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5) SPOUSES DE GUZMAN, JR.

v SPOUSES OCHOA
GR. NO. 169292, April 13, 2011

FACTS:
On March 25, 2002, respondent spouses Cesar Ochoa and Sylvia Ochoa, through respondent
Araceli Azores, ostensibly acting as attorney-in-fact, commenced in the Regional Trial Court (RTC)
in Pasig City an action seeking the annulment of contract of mortgage, foreclosure sale, certificate
of sale and damages. On May 22, 2002, the petitioners, as defendants in Civil Case No. 68896,
filed a motion to dismiss, alleging the sole ground that the complaint did not state a
cause of action. On December 16, 2002, the respondent RTC Judge denied petitioners' motion to
dismiss and at the same time set Civil Case No. 68896 for pre-trial conference, directing the
parties to submit their respective pre-trial briefs. On March 31, 2003, the petitioners filed a
second motion to dismiss, alleging that the certification against forum shopping attached to the
complaint was not executed by the principal parties (plaintiffs) in violation of Sec. 5, Rule 7, 1997
Rules of Civil Procedure, rendering the complaint fatally defective and thus dismissible. The
private respondents opposed the second motion to dismiss. RTC agreed with respondents.
Petitioners filed MR but RTC denied. Petitioner went to CA via a petition for certiorari. CA denied
for lack of merit, in its decision, it agreed with the RTC that following the omnibus motion rule,
the defects of the complaint pointed out by the petitioners were deemed waived when they
failed to raise it in their first motion to dismiss.

ISSUE:
Whether or not the petition should be dismissed?

HELD:
Yes. In the case at bench, the petitioners raised the ground of defective verification and
certification of forum shopping only when they filed their second motion to dismiss, despite the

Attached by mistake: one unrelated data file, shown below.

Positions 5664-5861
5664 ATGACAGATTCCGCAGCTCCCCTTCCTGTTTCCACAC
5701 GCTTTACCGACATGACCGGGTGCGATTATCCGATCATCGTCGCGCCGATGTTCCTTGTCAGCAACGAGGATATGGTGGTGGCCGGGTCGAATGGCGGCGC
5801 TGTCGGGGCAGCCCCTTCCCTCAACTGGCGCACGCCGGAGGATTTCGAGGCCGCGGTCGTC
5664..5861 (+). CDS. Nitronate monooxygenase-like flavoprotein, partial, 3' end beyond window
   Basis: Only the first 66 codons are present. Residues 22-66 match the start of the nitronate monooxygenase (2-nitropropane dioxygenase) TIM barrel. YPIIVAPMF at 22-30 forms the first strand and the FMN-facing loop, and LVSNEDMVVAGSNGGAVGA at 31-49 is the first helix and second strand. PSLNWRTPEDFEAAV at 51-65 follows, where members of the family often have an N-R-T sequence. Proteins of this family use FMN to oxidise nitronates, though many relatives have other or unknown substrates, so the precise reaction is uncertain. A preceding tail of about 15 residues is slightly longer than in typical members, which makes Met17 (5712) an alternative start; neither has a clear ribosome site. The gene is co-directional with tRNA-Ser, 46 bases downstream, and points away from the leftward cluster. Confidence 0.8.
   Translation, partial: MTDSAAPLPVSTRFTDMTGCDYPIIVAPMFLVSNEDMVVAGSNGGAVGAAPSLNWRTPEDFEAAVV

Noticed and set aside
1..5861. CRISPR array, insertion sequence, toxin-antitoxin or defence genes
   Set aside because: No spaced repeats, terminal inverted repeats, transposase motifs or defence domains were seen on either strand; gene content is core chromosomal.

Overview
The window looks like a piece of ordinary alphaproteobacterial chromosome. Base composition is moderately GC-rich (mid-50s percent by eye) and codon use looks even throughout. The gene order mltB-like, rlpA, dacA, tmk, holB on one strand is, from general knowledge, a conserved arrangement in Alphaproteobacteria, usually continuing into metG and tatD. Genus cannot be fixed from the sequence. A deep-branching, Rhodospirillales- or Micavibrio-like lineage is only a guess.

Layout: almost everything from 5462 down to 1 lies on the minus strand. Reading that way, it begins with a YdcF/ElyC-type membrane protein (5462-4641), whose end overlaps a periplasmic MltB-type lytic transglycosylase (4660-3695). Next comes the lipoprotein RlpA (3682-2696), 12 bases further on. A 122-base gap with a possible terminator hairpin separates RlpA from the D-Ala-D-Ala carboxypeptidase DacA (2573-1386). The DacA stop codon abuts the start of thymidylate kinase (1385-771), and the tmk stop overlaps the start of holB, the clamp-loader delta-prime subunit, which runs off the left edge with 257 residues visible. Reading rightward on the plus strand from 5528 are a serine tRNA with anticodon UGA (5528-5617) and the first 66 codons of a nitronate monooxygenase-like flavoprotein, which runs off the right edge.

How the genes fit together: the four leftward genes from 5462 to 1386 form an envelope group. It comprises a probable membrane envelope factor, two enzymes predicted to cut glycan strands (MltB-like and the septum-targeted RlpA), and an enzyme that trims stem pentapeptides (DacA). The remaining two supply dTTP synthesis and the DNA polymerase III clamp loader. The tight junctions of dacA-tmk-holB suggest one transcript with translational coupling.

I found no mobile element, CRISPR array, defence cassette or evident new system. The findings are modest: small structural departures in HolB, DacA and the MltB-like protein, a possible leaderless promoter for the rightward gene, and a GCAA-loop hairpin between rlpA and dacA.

fact that this ground was existent and available to them at the time of the filing of their first
motion to dismiss. Absent any justifiable reason to explain this fatal omission, the ground of
defective verification and certification of forum shopping was deemed waived and could no
longer be questioned by the petitioners in their second motion to dismiss. Verification of a
pleading is formal, not jurisdictional. Such requirement is simply a condition affecting the form
of the pleading, and non-compliance with which does not necessarily render the pleading fatally
defective. Verification is simply intended to secure an assurance that the allegations in the
pleading are true and correct and not the product of the imagination or a matter of speculation,
and that the pleading is filed in good faith. In fact, the court may order the correction of the
pleading if verification is lacking or act on the pleading although it is not verified, if the attending
circumstances are such that strict compliance with the rules may be dispensed with in order that
the ends of justice may thereby be served. Similarly, the rule requiring the submission of such
certification of non-forum shopping, although obligatory, is not jurisdictional. The certification
requirement is rooted in the principle that a party-litigant shall not be allowed to pursue
simultaneous remedies in different fora, as this practice is detrimental to an orderly judicial
procedure.